Showing love and devotion shouldn’t be limited to Valentine’s Day, our emotions deserve to be on display every day of the year. Here’s how bold, beautiful hearts have symbolised our deepest affections throughout history and how to wear them now.
It’s a simple symbol but the heart has represented love through the ages and across the world. From ancient cave drawings to the most popular new emoji – the flaming heart – the heart shape has come to express love in all its many forms.
When King Edward VII wanted to show Wallis Simpson – and the world – the depth of his feelings for the woman who would motivate him to abdicate the British crown, he presented her with a heart charm which opened to reveal the inscription, ‘The Heart Has Its Reasons’.
Today, couples engrave heart-shaped padlocks with their initials and fasten them at beauty spots to show their commitment to each other. Even likes on social media come in heart form.
When it comes to expressing affection the heart is a universally understood symbol, but where did it come from?
Today, the heart symbol appears in everything from art by Warhol and Banksy to the bright pink hearts projected onto the Eiffel Tower on Valentine’s Day but its origins come from the natural world.
Heart-shaped leaves and fruit have been linked to fertility and potency for a thousand years. Among the earliest hearts were those found on ancient pottery.
Heart-shaped fig and ivy leaves decorated vases in homage to Dionysus, the Greek god of wine and fertility. Later, pears and pinecones painted upside down to resemble hearts and signify adoration were found in religious works of art.
The origins of heart-shaped jewellery
Heart-shaped jewellery emerged in Europe in medieval times with an open heart brooch design, known as a ‘witch’s heart’ which was said to protect against evil spirits and was often pinned to baby’s blankets as a lucky charm.
This style eventually developed into the more intricate ‘Luckenbooth’ design which originated in Scotland and signified that you were ‘bewitched with love’. A single heart showed that you were in a relationship, double, interlocking hearts indicated you were married.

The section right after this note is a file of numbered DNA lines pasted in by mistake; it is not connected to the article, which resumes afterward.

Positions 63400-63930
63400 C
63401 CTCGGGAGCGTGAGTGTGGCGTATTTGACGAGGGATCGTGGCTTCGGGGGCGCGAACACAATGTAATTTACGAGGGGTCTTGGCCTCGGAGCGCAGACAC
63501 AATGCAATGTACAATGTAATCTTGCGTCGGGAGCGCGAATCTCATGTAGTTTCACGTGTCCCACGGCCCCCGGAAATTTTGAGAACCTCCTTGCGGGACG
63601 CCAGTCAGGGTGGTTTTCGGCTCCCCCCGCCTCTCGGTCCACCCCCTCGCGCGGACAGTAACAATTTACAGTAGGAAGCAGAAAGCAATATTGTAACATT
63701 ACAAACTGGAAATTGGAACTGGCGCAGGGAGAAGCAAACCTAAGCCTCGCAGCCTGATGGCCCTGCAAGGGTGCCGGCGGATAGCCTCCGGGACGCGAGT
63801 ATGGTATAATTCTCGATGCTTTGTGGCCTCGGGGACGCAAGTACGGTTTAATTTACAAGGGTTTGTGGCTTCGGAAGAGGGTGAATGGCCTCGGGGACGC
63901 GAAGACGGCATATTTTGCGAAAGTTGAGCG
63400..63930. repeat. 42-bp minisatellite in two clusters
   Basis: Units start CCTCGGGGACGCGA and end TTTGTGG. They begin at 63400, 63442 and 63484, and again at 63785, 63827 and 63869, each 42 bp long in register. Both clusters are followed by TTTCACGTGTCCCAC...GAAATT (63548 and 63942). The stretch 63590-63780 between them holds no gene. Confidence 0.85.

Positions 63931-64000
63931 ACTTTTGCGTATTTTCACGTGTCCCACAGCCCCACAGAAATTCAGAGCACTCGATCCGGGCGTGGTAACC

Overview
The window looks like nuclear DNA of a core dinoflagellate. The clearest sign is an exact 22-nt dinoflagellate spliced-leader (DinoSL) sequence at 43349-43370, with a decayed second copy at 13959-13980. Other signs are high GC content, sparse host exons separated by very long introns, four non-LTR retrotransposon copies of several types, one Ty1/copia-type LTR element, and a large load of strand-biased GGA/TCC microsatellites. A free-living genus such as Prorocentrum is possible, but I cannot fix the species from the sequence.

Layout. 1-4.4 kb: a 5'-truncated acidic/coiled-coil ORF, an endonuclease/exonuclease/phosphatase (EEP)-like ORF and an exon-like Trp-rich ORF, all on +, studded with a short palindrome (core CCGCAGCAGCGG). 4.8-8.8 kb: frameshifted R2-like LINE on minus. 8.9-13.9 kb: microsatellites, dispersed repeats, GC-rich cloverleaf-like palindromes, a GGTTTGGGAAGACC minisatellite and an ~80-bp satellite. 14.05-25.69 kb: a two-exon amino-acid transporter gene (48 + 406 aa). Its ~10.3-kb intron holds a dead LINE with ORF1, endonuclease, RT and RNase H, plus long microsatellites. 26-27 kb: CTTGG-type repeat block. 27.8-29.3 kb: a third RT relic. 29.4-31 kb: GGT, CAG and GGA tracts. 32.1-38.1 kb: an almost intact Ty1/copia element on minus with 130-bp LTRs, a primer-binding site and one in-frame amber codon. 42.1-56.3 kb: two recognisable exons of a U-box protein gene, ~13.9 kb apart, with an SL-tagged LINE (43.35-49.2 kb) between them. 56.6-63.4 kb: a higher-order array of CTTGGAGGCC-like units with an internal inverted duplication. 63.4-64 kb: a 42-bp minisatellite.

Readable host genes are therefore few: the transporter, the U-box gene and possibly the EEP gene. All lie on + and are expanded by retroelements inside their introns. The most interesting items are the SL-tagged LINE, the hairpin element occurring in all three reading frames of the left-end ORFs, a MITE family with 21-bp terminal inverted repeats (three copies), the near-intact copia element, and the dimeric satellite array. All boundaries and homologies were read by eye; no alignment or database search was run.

Heart-shaped lockets, often with a tiny key, became a popular gift during Regency days. The idea was that you could lock away a memory of a loved one and wear it close to your heart.
More extravagant lockets were decorated with six gemstones – ruby, emerald, garnet, amethyst, ruby, diamond – whose initials spell ‘regard’. Queen Victoria, who was famously fond of lockets, also owned a gold and enamel charm bracelet with a heart-shaped charm for each of her children.
Since then, whether hearts are worn as charms, pendants, earrings or brooches, they have magically retained their power as a symbol of our affection.
Modern heart-shaped jewellery design
Whether it’s to celebrate Valentine’s Day, an engagement, a wedding or simply as a token of affection, hearts remain the ultimate expression of love.
And this doesn’t surprise Robinson Pelham’s Creative Director Vanessa Chilton.
‘Hearts appear time and time again in our collections,’ she says. ‘They’re a gesture of love, romance or just, “I’m thinking of you”. They are given as gifts for all sorts of reasons and not just on Valentine’s Day.’
Heart-shaped jewellery is gifted on birthdays, wedding days and many other occasions in between, says Chilton. Or just when a heart is the best way to show joy and affection.
‘People buy hearts for all sorts of reasons. We’ve made hearts for fathers to give to their daughters on their wedding days,’ she says. ‘A really lovely man bought a fabulously colourful heart for his elderly mother to thank her for everything she’d done for him and show his affection. She completely loves it.’
Colour is one of the bold, beautiful ways to make a heart stand out from the crowd.
‘At Robinson Pelham we are known for our colour,’ says Chilton. ‘The Fortune Rainbow Pave heart is full of colour. It’s set with diamonds, rainbow sapphires and tsavorites and it’s just so happy.’
In a similar way to the lockets and love tokens of history, engraving a message of affection is a highly personal way to express emotion.
‘The Diamond Set Heart is engravable to make it extra personal and the yellow gold means it’s stunning when the light catches it.’
Of course, pendants aren’t the only way to wear hearts. Just as, through history, hearts have been displayed on rings, charm bracelets and even tiaras, today you can wear a heart any way you choose.
‘We’re all about versatility,’ says Chilton. ‘We want people to be able to mix and match and wear jewellery in different ways. It’s not about having a necklace you only wear on one occasion.’
The charmingly concave shape of the Fortune Heart pendants with their eye-catching diamond edge, means they’re stunning whether worn as a bracelet or necklace.
Stud Club heart shaped earrings come in rubies, diamonds and yellow or white gold while the EarWish Hearts are designed to be worn on hoops or bracelets.
‘Our jewellery is bold and playful but it’s also heartfelt. We pay a lot of attention to detail – the weight of the gold, the curve of the heart, the length of the chain – to make sure we create pieces that will be worn again and again,’ says Chilton.
With all its symbolism and emotion, the power of the heart symbol looks set to continue happily ever after.
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